Task Before New Aviation Minister
Osita Chidoka, Nigeria’s new Minister of Aviation who was sworn in on Wednesday by President Goodluck Jonathan, has no experience in the aviation industry, but will have to learn fast and listen more to professionals if he desires to succeed. He would need to urgently tackle some very pressing challenges bedevilling the aviation industry, including rampant corruption.
Chidoka replaces Stella Oduah who was relieved of her duties in February this year following series of corruption scandals, two major plane crashes, many deaths, and a complete loss of confidence in the sector by the Nigerian flying public.
As a former Corps Marshal of the Federal Road Safety Commission, Chidoka should use his experience in safety matters and put safety first in the aviation industry. He can only do that if the Nigerian Civil Aviation Authority, NCAA, and other agencies in the sector are truly independent and are allowed to focus on their duties.
The former Minister of Aviation was accused of usurping the powers of the agencies’ heads and even compelling some of them to buy her expensive BMW cars instead of focusing on aviation matters. Chidoka should avoid that pitfall. He should restore the independence of the NCAA, the Nigerian Airspace Management Agency, NAMA, the Federal Airports Authority of Nigeria, FAAN, the Accident Investigation Bureau, AIB and other agencies in the sector.
Chidoka should immediately lift the ban placed on aviation heads against issuing statements in the media or conducting interviews without the approval from the Minister of Aviation. He should discard the office of Coordinating General Manager (Communication) of the Aviation Parastatals and allow more transparency in the agencies.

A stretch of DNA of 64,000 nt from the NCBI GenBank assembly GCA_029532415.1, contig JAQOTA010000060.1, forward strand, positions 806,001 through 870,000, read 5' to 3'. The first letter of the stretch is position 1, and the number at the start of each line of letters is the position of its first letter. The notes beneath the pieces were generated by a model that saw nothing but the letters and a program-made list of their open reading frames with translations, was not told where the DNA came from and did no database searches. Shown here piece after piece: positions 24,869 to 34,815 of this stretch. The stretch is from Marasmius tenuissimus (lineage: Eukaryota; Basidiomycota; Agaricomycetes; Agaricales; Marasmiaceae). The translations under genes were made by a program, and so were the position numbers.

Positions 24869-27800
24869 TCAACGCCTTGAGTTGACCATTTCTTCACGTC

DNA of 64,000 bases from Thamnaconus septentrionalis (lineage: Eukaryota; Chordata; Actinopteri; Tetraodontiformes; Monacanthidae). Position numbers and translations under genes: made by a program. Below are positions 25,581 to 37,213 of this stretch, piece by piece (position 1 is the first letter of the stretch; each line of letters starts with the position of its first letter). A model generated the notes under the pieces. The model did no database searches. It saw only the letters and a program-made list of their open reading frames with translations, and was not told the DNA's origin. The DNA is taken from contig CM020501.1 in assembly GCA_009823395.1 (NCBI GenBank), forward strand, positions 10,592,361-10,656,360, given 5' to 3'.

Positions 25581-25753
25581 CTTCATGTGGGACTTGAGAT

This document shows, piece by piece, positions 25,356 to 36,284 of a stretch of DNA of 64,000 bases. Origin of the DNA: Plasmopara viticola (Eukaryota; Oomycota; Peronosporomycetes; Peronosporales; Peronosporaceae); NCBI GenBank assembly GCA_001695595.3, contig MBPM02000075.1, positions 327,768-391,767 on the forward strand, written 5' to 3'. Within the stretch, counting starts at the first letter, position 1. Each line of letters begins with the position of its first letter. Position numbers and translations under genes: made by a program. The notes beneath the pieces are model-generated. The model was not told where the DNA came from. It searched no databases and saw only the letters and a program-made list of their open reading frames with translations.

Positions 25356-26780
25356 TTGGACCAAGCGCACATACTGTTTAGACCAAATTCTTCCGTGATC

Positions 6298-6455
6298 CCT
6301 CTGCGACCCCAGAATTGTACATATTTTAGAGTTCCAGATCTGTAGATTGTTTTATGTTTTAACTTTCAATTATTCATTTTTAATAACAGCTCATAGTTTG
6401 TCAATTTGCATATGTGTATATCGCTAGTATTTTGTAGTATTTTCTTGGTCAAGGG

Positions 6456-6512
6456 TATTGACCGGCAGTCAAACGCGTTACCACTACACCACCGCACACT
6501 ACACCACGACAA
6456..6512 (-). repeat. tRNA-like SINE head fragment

The new Aviation Minister should stay away from jungle justice that overshadowed some of the achievements recorded by the last administration. He should honour agreements signed by former administrations or review them through legal means instead of resorting to physical fights as it was the case when Oduah was there.
His focus should be training and retraining of aging staff in virtually all the aviation agencies. He should use all the money budgeted for his ministry to ensure that aviators are well trained and the Nigerian skies are safe again.
Chidoka should also investigate issues relating to billions of debts left by Oduah for projects that have not even started. He should run a transparent administration, review through legal means all the bad contracts and expose those who have enriched themselves at the expense of the Nigerian taxpayers.
He should continue with the renovation of the Nigerian airports as started by Oduah but he should make it transparent and ensure that the job is up to international standard.
More importantly, Chidoka would need to ensure that the names of the aviation heads appointed after Oduah was sacked, are forwarded to the National Assembly for confirmation.He should not allow people to work in acting capacity indefinitely while those who have been appointed wait to take their job. This is the case at the NCAA where Usman Mukhtar who was removed from the AIB and appointed as NCAA Director General has been waiting for confirmation for months.
Chidoka would also need to address other issues regarding passengers’ rights, labour matters as well as carry the unions’ leaders along. In the end, Chidoka would need to be open minded and press-friendly instead of persecuting some journalists. He would need to listen to friends and critics to have a full grasp of happenings in the sector.
Above all, Chidoka’s litmus test will come in September. He should ensure that Nigeria does not lose its coveted FAA Category 1 Safety Certification which has allowed Nigerian airlines and crew to fly directly to the United States. If the new aviation boss does all these things, he would make a great impact on the aviation industry. If he does not, he may go the same way as others before him: derided and unsung.